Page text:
The Rural Services Network (RSN) has urged the next government to set "more ambitious" targets for public sector broadband schemes and focus on improving connectivity in the countryside.
In its manifesto for the 2015 general election, the body calls on MPs to focus investment on parts of the UK which are being left behind.
According to the RSN, two particular broadband issues demand urgent resolution.
It says the next government - whatever its composition may be - must permit greater flexibility in what its agency, Broadband Delivery UK, allows to be counted as match funding.
This is so that local projects with allocations can actually proceed, the RSN adds
In addition, it argues that service providers who receive public funds - namely BT in the context of the UK's rural broadband programme - should be more transparent.
The RSN believes detailed information about super-fast broadband availability - at a premises level - and costs should be released.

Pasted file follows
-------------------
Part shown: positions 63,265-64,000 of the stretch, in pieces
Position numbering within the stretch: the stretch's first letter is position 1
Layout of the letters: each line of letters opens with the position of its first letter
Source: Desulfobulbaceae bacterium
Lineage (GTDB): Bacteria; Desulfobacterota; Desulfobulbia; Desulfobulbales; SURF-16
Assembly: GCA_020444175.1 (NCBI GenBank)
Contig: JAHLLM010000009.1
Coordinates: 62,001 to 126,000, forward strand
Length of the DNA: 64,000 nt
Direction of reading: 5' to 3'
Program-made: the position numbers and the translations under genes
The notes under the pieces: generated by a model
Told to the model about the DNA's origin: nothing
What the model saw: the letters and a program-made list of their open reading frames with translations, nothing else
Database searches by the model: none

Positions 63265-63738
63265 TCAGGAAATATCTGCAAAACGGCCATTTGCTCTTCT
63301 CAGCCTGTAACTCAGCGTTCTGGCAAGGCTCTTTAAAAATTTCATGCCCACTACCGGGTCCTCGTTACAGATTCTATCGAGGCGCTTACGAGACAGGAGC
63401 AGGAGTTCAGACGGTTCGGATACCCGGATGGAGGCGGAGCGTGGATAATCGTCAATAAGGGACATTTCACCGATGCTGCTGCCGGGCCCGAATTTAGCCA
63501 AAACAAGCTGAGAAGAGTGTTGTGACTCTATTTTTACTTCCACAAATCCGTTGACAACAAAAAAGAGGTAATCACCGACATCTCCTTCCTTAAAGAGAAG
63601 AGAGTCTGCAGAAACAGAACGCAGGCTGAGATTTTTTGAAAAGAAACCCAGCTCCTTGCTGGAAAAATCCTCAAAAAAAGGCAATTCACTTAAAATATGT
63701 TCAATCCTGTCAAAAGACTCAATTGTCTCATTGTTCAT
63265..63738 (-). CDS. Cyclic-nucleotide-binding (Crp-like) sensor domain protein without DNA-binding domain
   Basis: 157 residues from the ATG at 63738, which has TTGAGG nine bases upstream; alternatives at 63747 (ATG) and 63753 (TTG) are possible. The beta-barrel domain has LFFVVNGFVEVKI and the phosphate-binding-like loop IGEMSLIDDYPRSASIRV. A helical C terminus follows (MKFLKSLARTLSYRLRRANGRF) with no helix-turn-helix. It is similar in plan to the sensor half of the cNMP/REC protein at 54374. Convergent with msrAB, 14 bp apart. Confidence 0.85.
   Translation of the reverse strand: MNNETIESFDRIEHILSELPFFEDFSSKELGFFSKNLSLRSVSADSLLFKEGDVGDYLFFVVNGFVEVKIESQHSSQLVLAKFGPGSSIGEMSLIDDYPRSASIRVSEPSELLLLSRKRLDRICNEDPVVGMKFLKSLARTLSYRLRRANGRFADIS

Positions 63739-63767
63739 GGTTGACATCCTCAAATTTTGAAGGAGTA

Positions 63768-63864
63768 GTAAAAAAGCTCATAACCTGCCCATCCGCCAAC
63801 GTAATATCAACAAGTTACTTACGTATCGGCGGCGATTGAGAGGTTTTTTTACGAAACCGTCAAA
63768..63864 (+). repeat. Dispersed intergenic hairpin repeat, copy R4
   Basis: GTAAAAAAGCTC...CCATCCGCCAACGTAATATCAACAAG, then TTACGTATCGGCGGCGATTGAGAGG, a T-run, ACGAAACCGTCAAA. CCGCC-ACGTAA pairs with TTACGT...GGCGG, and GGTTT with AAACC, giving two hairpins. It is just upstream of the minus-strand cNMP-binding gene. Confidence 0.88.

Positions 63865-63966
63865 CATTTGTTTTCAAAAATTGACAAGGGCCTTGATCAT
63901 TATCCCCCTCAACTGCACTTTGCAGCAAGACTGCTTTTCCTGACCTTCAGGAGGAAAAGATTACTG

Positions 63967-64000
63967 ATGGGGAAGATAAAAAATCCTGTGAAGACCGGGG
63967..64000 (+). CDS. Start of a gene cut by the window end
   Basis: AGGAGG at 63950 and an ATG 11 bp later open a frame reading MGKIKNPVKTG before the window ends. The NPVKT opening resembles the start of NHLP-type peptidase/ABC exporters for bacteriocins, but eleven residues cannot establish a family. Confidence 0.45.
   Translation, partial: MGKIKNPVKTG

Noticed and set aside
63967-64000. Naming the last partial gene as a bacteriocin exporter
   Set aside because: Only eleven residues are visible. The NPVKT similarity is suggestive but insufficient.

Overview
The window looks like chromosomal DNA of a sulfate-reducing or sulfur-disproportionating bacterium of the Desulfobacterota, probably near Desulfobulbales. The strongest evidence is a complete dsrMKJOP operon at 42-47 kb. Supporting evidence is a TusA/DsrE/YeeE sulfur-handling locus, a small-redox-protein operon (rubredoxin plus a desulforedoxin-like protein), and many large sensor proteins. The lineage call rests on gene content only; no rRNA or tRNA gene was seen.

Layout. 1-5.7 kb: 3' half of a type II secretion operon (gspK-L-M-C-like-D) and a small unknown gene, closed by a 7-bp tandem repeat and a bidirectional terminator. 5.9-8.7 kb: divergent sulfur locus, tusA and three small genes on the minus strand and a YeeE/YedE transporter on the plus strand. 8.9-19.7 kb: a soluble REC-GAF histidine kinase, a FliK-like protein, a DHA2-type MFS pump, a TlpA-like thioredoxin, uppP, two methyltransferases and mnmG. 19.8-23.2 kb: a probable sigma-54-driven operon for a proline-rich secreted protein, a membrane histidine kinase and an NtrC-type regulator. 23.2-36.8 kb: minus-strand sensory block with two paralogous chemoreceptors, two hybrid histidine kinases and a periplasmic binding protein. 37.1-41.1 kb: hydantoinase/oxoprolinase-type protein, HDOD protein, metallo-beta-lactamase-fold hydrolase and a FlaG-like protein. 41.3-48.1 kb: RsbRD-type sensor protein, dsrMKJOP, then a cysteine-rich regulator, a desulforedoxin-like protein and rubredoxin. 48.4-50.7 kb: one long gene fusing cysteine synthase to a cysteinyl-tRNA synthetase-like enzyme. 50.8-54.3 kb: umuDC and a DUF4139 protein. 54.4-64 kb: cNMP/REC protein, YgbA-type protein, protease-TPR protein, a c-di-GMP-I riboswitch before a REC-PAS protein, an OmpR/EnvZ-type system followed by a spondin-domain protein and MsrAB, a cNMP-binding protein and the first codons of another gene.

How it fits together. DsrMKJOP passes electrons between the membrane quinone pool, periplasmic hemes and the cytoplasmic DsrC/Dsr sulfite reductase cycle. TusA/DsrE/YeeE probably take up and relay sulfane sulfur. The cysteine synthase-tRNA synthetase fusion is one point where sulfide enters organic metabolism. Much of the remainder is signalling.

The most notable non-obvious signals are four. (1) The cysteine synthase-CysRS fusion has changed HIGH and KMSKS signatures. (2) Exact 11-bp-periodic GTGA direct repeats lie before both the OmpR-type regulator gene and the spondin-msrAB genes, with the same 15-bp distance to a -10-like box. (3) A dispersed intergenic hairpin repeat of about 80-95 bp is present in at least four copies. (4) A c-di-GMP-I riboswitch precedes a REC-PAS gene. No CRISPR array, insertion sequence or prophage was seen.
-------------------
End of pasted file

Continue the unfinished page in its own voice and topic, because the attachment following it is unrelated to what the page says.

This is so public rollout programmes have the information needed to target investment and community-led schemes can proceed with more certainty.
In its manifesto, the RSN makes a number of other calls to government.
It says ministers should officially recognise that fast broadband infrastructure is of "fundamental importance" to rural economies and communities.
"Without it the nation’s rural areas will be at a significant disadvantage, with impacts on business performance and access to services amongst other things," the body states.
The RSN is also calling for a more ambitious universal service obligation, "much higher" than the current 2Mb conceived in 2009 under the Labour government.
The body says the government should focus its broadband strategy and investment on achieving coverage where there is "genuine market failure": where there is no broadband available or in prospect. Following on from this, the next government has been urged to set out in more detail how and when it intends to reach the five per cent of premises outside its main super-fast programme.
Additionally, it says the government should "lobby hard" for a relaxation of State Aid rules applied to networks built with public subsidy. The RSN argues that the current European Union rules present "both technical and commercial barriers" to providing solutions in the deepest rural areas.
Finally, it urges the government to examine how improved mobile phone network coverage and competition can be achieved in rural areas. Suggestions include more mast sharing between broadband providers and regulated access to BT’s backhaul infrastructure for other 4G operators.